Baylor Female College, 1884
A different angle on the main building of the Baylor Female College. This 1884 photo was taken just two years before Baylor University left Independence to join with Waco University, and the Female College moved to Belton, ultimately becoming the University of Mary Hardin-Baylor.

“Along with our studies we had a most delightful social life. Baylor University, a school for boys, was about a half-mile or less from Baylor College, and you know that twenty or thirty boys and that many girls could not fail to find some means of communication. We were allowed to receive the boys in the large parlors of the dormitory once a month on Friday night. We were sometimes allowed to visit our girl friends in the town, and of course this meant there would be a boy invited for each girl, to come in for a good time together in the evening. We all attended the same church and many were the notes and shy glances passed between the boys and girls, although they were required to sit on opposite sides of the church with a high partition between them.

Henry McArdle drawing of the male campus of Baylor University, 1870s
The ride up to the men's campus. Hicks recalls the separate men's and women's campuses, an arrangement that President Rufus Burleson insisted upon before he left for Waco University. Left to right are: Tryon Hall, Houston Hall, Graves Hall, Burleson Domicile, dormitory annex, and Creath Hall.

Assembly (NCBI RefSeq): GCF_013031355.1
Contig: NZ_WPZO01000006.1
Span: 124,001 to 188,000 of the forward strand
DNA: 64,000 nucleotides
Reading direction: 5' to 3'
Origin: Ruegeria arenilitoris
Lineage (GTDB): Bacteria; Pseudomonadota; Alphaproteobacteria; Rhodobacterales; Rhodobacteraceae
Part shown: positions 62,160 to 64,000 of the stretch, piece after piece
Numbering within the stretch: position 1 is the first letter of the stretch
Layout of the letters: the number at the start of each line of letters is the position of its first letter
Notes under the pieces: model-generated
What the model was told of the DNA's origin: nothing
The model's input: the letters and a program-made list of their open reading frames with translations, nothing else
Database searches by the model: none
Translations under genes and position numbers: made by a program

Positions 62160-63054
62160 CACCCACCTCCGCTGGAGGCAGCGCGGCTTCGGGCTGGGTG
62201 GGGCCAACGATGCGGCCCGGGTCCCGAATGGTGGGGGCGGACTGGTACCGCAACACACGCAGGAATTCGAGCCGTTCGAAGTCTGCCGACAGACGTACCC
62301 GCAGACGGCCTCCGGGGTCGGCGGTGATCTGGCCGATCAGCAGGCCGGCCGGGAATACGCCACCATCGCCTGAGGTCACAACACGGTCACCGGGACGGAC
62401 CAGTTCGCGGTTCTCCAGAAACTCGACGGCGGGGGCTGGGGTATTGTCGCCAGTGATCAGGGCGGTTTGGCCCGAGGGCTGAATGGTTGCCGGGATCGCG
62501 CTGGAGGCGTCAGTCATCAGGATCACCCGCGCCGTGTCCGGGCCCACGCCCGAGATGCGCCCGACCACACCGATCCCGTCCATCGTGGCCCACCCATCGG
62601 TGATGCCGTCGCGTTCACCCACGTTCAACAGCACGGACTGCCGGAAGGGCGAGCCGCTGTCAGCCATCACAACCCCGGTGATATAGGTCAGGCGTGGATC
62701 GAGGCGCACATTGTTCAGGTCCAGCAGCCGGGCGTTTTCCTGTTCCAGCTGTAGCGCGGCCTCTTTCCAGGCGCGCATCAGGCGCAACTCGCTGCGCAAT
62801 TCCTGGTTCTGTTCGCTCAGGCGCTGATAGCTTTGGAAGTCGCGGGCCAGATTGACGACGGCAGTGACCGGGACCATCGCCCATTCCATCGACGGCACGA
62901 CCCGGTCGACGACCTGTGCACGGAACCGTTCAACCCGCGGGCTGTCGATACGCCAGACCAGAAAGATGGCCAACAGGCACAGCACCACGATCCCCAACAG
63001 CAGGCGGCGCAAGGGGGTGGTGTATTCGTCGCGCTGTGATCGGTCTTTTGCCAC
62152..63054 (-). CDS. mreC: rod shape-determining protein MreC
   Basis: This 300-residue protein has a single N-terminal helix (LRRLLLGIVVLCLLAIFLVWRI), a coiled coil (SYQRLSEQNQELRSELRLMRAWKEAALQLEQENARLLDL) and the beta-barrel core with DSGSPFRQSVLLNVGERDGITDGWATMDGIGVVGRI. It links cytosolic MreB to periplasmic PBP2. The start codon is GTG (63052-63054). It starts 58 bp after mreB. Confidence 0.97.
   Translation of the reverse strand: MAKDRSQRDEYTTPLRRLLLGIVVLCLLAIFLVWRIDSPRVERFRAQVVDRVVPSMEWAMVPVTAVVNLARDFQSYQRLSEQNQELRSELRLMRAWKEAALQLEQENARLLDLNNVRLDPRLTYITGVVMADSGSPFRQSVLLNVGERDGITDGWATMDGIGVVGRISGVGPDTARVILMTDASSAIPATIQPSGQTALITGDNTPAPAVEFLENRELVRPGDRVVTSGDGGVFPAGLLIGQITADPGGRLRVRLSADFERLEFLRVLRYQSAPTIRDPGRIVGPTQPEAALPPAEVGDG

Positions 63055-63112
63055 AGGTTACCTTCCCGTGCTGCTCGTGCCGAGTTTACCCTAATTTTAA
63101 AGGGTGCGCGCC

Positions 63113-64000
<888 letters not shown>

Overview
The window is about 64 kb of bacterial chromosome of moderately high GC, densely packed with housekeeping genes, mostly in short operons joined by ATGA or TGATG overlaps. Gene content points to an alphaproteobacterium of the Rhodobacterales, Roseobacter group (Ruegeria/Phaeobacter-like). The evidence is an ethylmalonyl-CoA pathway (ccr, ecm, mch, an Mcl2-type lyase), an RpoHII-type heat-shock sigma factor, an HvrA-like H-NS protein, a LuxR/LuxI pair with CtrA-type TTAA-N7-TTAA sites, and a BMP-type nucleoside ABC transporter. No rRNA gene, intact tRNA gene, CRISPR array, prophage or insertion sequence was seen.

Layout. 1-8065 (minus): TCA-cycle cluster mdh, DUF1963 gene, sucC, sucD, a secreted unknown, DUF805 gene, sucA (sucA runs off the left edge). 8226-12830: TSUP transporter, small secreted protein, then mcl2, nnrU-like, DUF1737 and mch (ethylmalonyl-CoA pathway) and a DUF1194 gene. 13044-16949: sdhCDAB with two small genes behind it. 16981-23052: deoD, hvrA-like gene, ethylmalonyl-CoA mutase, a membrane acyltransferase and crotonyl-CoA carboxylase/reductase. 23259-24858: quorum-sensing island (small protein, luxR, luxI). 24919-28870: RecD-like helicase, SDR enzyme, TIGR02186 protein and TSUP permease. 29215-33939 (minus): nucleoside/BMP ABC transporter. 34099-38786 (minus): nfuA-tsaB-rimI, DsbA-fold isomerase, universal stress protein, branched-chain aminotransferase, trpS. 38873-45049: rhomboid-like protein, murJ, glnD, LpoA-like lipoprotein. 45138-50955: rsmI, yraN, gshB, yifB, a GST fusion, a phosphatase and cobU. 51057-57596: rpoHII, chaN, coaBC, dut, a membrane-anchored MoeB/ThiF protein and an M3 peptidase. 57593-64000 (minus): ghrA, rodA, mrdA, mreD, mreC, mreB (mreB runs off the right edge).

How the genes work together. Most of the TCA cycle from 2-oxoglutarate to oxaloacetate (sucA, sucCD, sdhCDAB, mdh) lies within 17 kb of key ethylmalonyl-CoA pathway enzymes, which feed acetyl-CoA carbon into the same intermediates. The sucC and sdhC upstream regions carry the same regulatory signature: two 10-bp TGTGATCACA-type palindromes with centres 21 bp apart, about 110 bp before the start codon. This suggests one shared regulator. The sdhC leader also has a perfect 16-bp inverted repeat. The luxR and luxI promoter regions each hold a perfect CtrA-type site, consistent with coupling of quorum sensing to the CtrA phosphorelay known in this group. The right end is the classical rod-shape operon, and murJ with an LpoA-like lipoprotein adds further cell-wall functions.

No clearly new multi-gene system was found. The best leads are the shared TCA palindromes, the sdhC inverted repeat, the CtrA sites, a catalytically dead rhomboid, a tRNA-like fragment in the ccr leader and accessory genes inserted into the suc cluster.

An annual picnic on San Jacinto Day was a social event anticipated and prepared for months before the time. Each girl had made a date weeks before with some boy, generally her sweetheart, for the whole day together. If the boy was financially able, he hired a horse and buggy to take his lady love, and these were the envy of the other girls, who had to join in with others in hiring a hack or wagon and go in crowds.Another occasion that still lingers in my memory was the Christmas holidays. The last week before Christmas was a time of merry-making. Mr. Clark always prepared for a very elaborate Christmas concert. The large auditorium was gaily festooned with cedar and holly of which there was an abundance in the nearby woods.